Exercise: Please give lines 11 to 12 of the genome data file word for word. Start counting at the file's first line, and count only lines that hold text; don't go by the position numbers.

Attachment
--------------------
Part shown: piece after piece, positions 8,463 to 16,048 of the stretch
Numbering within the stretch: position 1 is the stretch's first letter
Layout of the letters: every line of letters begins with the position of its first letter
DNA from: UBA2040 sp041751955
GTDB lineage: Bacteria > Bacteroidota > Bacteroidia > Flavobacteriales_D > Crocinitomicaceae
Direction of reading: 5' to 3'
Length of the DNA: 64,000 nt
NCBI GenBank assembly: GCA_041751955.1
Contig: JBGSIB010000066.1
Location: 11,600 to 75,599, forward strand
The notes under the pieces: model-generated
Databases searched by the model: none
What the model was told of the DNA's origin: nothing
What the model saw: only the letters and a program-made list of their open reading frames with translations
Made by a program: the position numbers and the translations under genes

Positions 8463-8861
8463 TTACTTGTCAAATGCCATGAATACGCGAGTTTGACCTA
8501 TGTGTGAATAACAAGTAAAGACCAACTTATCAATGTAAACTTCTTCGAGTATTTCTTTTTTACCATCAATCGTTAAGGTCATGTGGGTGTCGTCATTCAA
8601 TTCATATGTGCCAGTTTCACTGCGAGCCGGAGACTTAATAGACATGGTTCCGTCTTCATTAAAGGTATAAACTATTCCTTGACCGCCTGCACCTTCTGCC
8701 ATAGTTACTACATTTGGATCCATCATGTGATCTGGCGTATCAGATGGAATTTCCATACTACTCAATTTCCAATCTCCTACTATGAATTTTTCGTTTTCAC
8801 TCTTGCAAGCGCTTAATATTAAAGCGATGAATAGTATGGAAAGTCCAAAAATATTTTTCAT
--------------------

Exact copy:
The notes under the pieces: model-generated
Databases searched by the model: none